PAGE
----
Tuesday, June 24, 2008

The Cato Institute on China and "Economic Nationalism"

This is an interesting article by James Dorn, China specialist at the libertarian Cato Institute, also appearing in the Beijing Review today. I am impressed that a Cato researcher would be so cautious about foreign investment in the U.S. - I'm encouraged by that. But predictably, he also rails against the potential for "economic nationalism" and is an apologist for a lot of aggressive economic policy on the part of the Chinese government with respect to exchange rates, labor laws, and exports.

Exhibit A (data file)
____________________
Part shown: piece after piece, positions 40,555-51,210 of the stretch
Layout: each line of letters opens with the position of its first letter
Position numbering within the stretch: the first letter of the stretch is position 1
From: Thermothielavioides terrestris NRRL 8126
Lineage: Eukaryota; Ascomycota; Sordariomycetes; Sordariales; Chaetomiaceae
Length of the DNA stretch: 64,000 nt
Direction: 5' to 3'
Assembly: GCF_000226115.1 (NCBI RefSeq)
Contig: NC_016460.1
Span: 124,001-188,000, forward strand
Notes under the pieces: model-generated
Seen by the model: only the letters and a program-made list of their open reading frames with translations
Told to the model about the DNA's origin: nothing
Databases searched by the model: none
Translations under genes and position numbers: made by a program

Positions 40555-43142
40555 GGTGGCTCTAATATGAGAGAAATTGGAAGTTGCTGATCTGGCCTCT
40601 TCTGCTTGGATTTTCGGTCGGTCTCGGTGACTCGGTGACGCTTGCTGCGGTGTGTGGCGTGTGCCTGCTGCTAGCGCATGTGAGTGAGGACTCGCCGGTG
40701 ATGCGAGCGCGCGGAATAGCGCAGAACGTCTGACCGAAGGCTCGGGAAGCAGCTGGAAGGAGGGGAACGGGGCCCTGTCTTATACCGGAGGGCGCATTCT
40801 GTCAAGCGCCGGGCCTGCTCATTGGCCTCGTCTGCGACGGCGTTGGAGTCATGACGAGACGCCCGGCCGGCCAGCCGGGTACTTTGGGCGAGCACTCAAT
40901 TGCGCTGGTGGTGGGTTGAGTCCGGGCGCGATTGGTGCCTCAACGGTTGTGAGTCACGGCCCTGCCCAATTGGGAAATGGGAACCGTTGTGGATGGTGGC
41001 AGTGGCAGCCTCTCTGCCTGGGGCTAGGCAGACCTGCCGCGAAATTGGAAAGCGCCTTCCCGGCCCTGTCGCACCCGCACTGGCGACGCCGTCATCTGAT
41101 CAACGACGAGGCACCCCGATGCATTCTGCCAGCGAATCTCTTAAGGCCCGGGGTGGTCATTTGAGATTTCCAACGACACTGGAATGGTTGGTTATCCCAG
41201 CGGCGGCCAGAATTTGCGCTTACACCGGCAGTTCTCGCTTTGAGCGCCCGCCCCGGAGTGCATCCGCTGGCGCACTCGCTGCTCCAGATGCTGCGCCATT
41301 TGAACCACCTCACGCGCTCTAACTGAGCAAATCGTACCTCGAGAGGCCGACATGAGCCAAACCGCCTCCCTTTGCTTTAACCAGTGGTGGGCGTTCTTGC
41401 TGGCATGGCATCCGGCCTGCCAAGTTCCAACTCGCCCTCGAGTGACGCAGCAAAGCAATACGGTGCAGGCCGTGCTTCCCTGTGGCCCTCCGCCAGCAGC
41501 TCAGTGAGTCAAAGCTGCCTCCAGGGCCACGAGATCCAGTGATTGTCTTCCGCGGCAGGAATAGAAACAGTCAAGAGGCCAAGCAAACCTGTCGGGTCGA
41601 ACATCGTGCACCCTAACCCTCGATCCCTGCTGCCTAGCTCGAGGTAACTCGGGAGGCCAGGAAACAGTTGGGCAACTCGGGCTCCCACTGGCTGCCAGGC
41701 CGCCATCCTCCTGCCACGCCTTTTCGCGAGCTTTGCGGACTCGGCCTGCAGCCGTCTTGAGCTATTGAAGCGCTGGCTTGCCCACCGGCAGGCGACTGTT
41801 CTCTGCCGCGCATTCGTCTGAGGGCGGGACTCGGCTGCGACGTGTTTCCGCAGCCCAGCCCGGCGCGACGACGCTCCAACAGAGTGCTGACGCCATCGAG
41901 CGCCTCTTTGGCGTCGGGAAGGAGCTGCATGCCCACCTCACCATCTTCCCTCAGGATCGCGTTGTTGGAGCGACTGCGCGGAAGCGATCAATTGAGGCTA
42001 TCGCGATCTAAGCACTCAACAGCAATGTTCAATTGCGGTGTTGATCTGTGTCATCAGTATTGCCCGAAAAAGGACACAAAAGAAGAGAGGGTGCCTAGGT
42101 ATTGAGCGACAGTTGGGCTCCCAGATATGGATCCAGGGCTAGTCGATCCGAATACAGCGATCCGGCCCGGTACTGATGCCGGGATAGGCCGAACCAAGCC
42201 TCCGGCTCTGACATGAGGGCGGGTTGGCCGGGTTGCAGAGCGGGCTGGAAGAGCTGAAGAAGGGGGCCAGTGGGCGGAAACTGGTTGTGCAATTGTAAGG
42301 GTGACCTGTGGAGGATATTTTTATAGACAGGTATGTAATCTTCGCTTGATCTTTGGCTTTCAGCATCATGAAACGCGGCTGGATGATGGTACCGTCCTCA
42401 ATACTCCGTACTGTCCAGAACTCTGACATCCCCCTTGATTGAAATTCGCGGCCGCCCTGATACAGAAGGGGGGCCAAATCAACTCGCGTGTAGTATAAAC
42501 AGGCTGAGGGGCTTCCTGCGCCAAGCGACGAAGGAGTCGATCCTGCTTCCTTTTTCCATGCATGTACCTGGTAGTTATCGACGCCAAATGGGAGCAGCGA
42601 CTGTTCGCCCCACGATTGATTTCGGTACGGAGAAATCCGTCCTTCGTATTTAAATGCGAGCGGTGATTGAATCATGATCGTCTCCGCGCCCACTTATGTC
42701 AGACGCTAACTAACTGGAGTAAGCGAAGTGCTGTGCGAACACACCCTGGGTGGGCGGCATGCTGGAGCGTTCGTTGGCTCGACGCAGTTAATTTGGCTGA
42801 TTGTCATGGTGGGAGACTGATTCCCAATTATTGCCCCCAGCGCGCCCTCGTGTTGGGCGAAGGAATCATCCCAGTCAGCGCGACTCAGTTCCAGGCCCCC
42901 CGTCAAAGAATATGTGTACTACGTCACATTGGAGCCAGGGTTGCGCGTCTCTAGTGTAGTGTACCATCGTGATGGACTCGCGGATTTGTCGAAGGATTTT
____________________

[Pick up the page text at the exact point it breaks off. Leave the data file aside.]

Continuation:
He does make good points; that the real changes China needs to make right now are primarily institutional (i.e. - property rights), and that we should not be afraid of trading with China, and that we should embrace China's entrance into the community of developed nations.

Unfortunately, Dorn belittles concerns about the trade deficit with the PRC and the exchange rate manipulation that's been going on as "economic nationalism". I'm not sure what's wrong with being an "economic nationalist" or even what he means by that exactly, but it's clear that Dorn intends it to be an insult. We can embrace economic openness and the rise of China and still be concerned about our trade deficit with them, and the effect of the trade deficit on the domestic economy.

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